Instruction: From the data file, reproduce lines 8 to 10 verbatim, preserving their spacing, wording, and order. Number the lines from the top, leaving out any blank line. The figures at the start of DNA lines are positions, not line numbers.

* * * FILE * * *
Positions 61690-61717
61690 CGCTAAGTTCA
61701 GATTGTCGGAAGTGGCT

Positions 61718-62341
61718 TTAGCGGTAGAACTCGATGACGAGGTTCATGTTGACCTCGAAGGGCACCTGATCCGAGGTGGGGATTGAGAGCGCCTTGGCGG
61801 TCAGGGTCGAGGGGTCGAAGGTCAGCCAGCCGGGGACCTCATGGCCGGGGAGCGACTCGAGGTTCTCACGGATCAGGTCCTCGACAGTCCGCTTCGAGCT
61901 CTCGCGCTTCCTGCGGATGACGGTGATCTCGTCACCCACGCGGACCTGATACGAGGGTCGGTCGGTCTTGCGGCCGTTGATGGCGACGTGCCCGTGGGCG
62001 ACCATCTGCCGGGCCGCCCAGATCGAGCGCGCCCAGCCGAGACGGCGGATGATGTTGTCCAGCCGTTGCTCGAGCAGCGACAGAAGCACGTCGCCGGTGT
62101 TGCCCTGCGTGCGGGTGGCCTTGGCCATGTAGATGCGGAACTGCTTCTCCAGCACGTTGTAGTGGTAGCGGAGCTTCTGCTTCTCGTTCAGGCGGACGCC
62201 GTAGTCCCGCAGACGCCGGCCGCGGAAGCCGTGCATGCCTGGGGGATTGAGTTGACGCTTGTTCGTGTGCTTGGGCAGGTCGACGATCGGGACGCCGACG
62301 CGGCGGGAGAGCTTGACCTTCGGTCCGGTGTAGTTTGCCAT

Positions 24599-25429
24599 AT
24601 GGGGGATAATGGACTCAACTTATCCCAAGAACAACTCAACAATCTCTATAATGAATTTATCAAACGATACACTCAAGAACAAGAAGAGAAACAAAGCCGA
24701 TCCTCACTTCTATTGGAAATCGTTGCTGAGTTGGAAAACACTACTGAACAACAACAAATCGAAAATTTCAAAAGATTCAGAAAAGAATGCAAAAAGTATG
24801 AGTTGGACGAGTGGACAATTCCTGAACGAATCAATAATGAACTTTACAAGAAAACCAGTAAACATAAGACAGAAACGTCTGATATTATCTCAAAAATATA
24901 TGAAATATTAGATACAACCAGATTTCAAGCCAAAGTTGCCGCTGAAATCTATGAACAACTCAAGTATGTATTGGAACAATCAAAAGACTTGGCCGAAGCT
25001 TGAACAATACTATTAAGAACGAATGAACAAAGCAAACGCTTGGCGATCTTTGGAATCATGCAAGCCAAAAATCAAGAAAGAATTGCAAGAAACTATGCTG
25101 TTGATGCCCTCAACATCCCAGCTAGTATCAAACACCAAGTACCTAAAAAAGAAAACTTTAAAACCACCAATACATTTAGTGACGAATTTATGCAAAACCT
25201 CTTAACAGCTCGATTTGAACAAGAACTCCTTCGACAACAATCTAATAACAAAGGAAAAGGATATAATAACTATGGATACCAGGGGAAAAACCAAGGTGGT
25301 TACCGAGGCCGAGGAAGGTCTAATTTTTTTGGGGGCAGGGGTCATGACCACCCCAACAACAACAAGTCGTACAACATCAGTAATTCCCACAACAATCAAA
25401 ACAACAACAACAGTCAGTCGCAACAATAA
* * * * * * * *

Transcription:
62001 ACCATCTGCCGGGCCGCCCAGATCGAGCGCGCCCAGCCGAGACGGCGGATGATGTTGTCCAGCCGTTGCTCGAGCAGCGACAGAAGCACGTCGCCGGTGT
62101 TGCCCTGCGTGCGGGTGGCCTTGGCCATGTAGATGCGGAACTGCTTCTCCAGCACGTTGTAGTGGTAGCGGAGCTTCTGCTTCTCGTTCAGGCGGACGCC
62201 GTAGTCCCGCAGACGCCGGCCGCGGAAGCCGTGCATGCCTGGGGGATTGAGTTGACGCTTGTTCGTGTGCTTGGGCAGGTCGACGATCGGGACGCCGACG